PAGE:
Hanover Bald Eagle Blog #3 - 2020
February 28, 2020
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The Intrigue Of Incubation
Written by Zoey Greenberg • In Partnership with Comcast Business • Powered by HDOnTap
This week Liberty and Freedom have been diligently incubating the Hanover egg, constantly keeping the developing embryo warm. For many raptors, males and females share incubation duties early on in the nesting season. There are, however, other strategies employed by raptors whose life histories differ from bald eagles.
Sharp-shinned hawk females, for example, do all of the incubating. This is presumably because the male is so small that he cannot cover the eggs and keep them adequately warm. Northern harrier females also do all of the incubating, however the reason for this is less about size and more about the bold plumage of the male; were he to sit on the eggs, he would draw unwanted attention to the nest. Harriers are also often polygamous, and therefore raising young is already a single-parent endeavor.
Another incubation method is for sexes to share duties equally. This is most notable in species of Gyps vultures (black vultures, for example), whose food is more suitable for self-foraging. The female and male feed themselves during their “off” shift.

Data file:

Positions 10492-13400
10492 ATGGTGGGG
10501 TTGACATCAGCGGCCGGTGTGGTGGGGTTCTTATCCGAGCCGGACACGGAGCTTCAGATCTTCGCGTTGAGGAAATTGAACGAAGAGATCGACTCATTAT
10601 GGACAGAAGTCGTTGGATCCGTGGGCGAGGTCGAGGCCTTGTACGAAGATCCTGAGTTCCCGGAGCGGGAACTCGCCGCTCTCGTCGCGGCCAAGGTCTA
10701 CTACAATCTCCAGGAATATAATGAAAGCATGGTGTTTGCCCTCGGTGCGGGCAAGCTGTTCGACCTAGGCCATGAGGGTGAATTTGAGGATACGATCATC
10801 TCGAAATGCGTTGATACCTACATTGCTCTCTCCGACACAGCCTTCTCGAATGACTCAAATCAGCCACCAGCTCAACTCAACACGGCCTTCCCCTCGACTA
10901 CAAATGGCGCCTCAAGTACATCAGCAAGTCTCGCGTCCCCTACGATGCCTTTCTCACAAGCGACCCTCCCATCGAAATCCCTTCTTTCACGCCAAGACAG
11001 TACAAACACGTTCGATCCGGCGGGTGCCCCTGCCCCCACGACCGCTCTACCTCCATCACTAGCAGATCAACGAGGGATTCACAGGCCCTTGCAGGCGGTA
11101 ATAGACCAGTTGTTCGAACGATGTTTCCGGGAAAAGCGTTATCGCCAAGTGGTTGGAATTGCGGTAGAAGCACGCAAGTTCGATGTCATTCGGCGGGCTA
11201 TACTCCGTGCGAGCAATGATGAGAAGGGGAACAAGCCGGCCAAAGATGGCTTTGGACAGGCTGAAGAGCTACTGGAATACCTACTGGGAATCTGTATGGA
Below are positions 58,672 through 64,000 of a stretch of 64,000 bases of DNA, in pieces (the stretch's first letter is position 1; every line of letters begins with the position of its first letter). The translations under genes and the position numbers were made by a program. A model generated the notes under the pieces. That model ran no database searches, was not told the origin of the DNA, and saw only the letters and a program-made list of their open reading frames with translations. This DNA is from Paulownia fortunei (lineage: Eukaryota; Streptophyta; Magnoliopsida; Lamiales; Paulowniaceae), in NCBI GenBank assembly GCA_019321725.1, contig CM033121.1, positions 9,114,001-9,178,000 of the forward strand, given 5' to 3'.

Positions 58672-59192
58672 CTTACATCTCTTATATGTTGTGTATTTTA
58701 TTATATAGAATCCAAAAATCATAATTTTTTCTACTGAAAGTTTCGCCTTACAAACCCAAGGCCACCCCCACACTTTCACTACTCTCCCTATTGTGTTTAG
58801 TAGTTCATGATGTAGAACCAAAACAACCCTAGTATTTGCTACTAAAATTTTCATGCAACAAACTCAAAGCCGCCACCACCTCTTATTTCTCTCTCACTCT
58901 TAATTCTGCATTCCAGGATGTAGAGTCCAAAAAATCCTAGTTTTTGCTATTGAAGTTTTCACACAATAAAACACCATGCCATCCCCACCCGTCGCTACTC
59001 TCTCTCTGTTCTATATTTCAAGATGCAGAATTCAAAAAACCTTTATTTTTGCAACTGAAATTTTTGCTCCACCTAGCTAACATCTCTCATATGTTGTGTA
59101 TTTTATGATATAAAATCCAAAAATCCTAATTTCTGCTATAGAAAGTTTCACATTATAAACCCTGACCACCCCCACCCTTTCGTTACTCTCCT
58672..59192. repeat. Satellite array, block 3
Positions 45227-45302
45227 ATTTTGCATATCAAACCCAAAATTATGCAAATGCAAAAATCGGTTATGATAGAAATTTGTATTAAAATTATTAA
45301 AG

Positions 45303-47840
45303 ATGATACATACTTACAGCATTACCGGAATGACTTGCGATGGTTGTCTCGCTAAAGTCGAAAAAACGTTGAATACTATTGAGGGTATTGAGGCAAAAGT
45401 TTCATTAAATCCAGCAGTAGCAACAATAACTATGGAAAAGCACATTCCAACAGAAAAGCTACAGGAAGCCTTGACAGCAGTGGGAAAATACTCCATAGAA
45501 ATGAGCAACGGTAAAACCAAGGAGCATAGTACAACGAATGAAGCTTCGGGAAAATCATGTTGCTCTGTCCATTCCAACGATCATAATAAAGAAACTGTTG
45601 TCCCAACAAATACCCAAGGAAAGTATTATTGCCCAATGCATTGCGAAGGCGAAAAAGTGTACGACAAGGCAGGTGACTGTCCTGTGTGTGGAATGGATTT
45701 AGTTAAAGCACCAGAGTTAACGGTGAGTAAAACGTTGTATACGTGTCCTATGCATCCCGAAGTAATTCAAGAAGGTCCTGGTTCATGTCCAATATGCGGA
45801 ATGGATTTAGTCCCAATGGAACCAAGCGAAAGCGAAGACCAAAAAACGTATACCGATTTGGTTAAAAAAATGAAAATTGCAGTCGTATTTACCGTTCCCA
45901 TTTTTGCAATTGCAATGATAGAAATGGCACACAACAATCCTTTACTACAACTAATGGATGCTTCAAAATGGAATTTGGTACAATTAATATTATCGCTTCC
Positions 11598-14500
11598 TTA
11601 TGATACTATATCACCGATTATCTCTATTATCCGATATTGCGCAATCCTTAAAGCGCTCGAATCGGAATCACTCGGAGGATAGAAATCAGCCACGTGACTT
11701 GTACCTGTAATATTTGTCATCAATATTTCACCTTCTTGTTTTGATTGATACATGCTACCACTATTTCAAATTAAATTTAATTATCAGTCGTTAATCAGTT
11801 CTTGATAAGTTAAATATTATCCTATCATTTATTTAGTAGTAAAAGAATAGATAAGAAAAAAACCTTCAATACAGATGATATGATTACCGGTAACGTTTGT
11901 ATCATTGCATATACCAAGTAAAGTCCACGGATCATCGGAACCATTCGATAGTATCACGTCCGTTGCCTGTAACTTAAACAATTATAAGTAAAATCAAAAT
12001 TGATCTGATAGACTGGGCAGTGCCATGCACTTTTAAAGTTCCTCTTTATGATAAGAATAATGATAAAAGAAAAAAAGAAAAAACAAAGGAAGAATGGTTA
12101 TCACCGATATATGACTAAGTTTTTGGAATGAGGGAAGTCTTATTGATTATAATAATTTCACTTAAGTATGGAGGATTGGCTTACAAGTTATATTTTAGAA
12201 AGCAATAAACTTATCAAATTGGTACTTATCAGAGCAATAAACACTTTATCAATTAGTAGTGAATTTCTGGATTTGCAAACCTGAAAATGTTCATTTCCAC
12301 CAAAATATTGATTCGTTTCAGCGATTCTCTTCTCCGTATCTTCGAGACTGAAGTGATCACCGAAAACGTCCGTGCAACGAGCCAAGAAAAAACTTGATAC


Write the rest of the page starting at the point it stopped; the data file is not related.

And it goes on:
A third incubation method is for the male to relieve the female when he delivers food to the nest, and subsequently incubate while she rests and feeds. This is the pattern typical of most raptor species, including bald eagles. In the early stages of incubation, the male’s shifts last anywhere from 1-3 hours. Over time, his duties will lessen, and he becomes a full-time provider.
The importance of incubation is to provide warmth to the eggs, shade them from harsh sunlight, and protect them from predators. Liberty and Freedom have a high chance of achieving all three of these tasks if someone is constantly with the eggs. Mere presence, however, is not all it takes. There are several additional incubation behaviors that are essential to the healthy development of an embryo.
Liberty and Freedom must assess the egg and correctly determine when to roll and turn it. If they guess wrong, the embryo can perish, especially the early weeks of incubation. This is because the contents of the egg are oriented in a way that allows embryonic development, yet maintaining that orientation requires help from the parents. Liberty and Freedom must roll the egg roughly every two hours to prevent the yolk from sticking to the shell, which can kill the embryo. They also turn the egg once an hour, and shift their own position to help distribute heat evenly across the surface of the shell. The embryo must be kept at a temperature of around 105∞F (41∞C).